The days are shorter and noticeably chillier. Elders are heavy with berries, squirrels dash about secreting winter food supplies in the lawn and ravens croak mournfully from the leafless branches overhanging our house. There are signs of an industrious mole in our small woodland – the earth pushed to the surface providing wonderful top soil for the garden – and we are wading about our land in a sea of fallen leaves.
I have spent the weekend clearing two patches of land: one to create a bee garden and the other to grow vegetables. Next week I begin work on the mammoth task of planting 250 hawthorn plants to create a wildlife friendly hedge around the meadow.
A few days ago, D’s mother came hurrying out of the communal animal house with news that there was some sort of fierce animal prowling in the goat’s enclosure, which, in her opinion, had probably “escaped from the zoo”!
I was hastily shoved into the building to investigate and the door shut firmly behind me. It quickly became apparent that the mysterious animal was, in fact, a small fox (of the Vulpes vulpes variety), which looked more like an antiquated fur stole with a particularly bad moth infestation than an exotic escapee.
The poor, terrified creature was by now crouched behind a bale of hay, its face a mass of open sores and its tail bald from the tip down. I touched it gently with a stick and it rounded on me, bearing its teeth for several seconds before slumping to the ground and curling up like a pet dog settling down for a snooze.
Only last month, a fox (or possibly several young foxes) raided our chicken run during the night and took about twenty birds. This was made all the more distressing because the new animal house (which keeps everyone under one roof during the night) was designed to be impenetrable. Sadly we hadn’t paid sufficient attention those childhood tales of the ‘wily old fox’.
Much as I’m filled with delight whenever I spot one of these fascinating animals with its thick red coat and bushy tail loping across the paddock, there is nothing more upsetting to a poultry keeper than the aftermath of a bad fox attack – especially if, like us, the hens and cockerels are all home-bred and given pet names like Peggy, Shelly, Worcester and Cornflake.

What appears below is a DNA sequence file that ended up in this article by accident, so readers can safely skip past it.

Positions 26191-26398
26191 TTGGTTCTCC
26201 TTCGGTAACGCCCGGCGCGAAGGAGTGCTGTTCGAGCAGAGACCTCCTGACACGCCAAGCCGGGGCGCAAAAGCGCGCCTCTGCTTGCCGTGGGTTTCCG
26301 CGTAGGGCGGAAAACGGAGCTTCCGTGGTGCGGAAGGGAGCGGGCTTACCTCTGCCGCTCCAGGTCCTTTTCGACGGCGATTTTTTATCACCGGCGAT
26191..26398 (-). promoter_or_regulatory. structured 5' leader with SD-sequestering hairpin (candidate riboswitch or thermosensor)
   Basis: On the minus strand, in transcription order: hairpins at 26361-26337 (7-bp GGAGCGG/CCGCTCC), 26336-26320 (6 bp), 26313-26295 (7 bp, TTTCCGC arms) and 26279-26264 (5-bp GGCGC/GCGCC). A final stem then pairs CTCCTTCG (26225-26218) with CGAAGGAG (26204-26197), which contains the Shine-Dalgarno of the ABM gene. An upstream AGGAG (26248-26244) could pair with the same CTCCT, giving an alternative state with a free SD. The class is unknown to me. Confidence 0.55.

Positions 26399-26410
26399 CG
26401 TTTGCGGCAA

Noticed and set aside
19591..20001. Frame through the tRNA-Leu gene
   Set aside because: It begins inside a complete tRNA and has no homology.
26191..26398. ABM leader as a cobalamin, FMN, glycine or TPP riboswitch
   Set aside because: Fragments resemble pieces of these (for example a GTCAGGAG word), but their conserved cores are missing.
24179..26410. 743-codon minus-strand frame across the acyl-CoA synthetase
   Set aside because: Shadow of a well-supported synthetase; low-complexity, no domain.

Nevertheless, foxes do whatever is necessary to survive, and this pitiable specimen was obviously sick or injured – otherwise it would never have permitted a human to come into such close proximity. We instantly suspected mange, a nasty skin condition caused by microscopic mites, which frequently leads to patchy fur loss and frenzied scratching. We also believed it had probably been sheltering in an unused outbuilding for several days as for at least the last week our dogs had been inexplicably barking and running around like loonies, sniffing the air with interest. And therein lay an additional concern: mange is highly infectious, especially to fellow canines.
The time was 4.30 in the afternoon, so we decided to contact the RSPCA for advice. D looked up the local branch and discovered it was open until 5 o’clock, so immediately began calling the number. An hour later, someone answered the phone, asked several questions, cautioned us not to approach the fox and promised to ring back when they had decided on the best course of action. At 6.30 we received the call and were informed that nobody was available in our area, so a vet would be sent over from Chester. The said vet – an exceptionally tall and immensely likeable young man – arrived at 10 o’clock. Armed with all the necessary paraphernalia he quietly approached the fox and attempted to gently slip a noose around its neck, however, it was straight away apparent that he was too late. The fox was dead.
The young vet picked up the distinctly smelly carcass with his bare hands, placed it in a box and took it away for cremation. Before leaving he advised us to treat our dogs with something called Advocate, an anti-parasite medication for sarcoptic mange. I felt surprisingly down that night, which was silly but a very human reaction to the death of a sick animal. I should by now be familiar with the insensitive, if unquestionably charming temperament of the natural world.
At 11 o’clock this morning, as I tugged at a particularly obdurate root, two loud rockets from the Remembrance Sunday ceremony reverberated through the clear blue sky. I stood quietly watching a small flock of Long-tailed tits, thinking about the two World Wars and the millions of people who lost their lives during those dark days. Who could possibly have guessed back then that our greatest enemy would now be environmental degradation? The latest assault on our flora and fauna is a seemingly unstoppable disease that is killing our native Ash tree – and we are warned that other deadly viruses will follow close behind. As a brassy melody and steady thumping struck up from the village, I couldn’t help but feel that the familiar red poppy with its black centre is perhaps a symbol more relevant now than at any time in our history.